The changes in our lives have not been limited to just these past four years. Thinking back to grade school, we remember our heroes as the celebrities of the moment, the sports figures, such as Joe Montana and Michael Jordan. We followed their every move and these were the ones we looked to for inspiration. Although then, it might have been our dream to play basketball like Michael Jordan, as we got older, this too had changed. An underlying hope become clearer; we didn’t realistically wish to play as well Jordan, but instead to someday do something as well as Jordan played basketball. We came upon the realization that while we may not have a shot to play in the NBA, there were many things that we could do, and we hoped to one day excel in our field at this same highest level.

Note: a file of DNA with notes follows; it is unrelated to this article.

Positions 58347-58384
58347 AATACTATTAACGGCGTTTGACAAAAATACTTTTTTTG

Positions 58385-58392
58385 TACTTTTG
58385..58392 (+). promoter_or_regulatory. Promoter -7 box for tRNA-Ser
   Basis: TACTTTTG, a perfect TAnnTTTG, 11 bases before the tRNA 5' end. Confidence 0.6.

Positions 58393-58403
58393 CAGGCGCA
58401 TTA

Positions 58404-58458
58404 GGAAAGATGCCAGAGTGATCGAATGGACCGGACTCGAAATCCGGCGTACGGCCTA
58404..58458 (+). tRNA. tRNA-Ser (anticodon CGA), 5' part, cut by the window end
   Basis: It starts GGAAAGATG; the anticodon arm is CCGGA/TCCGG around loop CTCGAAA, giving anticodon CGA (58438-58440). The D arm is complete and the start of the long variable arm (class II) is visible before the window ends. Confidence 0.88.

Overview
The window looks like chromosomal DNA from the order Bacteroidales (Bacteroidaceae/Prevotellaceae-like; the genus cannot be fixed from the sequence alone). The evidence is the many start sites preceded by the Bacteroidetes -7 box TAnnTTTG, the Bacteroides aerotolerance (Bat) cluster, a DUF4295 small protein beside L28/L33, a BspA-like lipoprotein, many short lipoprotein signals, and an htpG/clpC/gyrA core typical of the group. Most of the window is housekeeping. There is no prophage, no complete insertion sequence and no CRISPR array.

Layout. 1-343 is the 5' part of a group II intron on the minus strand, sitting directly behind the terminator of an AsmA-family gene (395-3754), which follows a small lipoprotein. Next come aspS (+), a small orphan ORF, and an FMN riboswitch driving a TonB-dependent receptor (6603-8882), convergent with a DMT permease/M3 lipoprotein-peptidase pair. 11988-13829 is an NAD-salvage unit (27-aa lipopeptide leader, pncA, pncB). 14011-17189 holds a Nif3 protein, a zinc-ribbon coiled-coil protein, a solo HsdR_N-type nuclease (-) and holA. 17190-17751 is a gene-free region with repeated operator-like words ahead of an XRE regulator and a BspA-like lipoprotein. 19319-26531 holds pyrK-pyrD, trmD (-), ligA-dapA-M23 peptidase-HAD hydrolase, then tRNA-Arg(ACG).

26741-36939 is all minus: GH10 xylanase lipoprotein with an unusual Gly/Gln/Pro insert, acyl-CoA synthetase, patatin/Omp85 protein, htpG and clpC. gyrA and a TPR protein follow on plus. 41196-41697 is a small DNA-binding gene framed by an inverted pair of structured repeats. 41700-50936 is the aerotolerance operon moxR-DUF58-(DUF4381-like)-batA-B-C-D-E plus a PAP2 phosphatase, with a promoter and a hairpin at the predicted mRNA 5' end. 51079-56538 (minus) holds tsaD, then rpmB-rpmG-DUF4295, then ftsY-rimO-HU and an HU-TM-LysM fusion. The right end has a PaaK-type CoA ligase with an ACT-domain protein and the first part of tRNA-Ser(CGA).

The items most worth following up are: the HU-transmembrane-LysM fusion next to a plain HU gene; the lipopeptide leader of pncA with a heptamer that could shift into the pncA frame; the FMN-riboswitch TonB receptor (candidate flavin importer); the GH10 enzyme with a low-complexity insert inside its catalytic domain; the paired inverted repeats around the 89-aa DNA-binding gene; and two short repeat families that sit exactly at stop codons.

Throughout all of these changes there were those who would be pillars in our lives – whose belief in us was unyielding. Whether it was a parent, another family member, a teacher or simply a friend – they were there for us whenever we needed them – our sources of strength in our most turbulent times. Just as we changed our view of how we looked at our childhood heroes, for many of us, we also chose new heroes. We saw the honor and nobility in everyday life. The nobility in a mother who wakes up every day in the middle of the night to go to work, the father who works multiple jobs – each saving every penny to help ensure a better life for their children. We now recognized the honor in living every day life, in living a life that is hard, only for the singular purpose of the betterment of others. These simple acts of selflessness, away from the flashbulbs and cameras of Hollywood which would have once been lost on us, instead, now gave us strength. They gave us new, more tangible heroes to look up to – to aspire to seek success in honor of.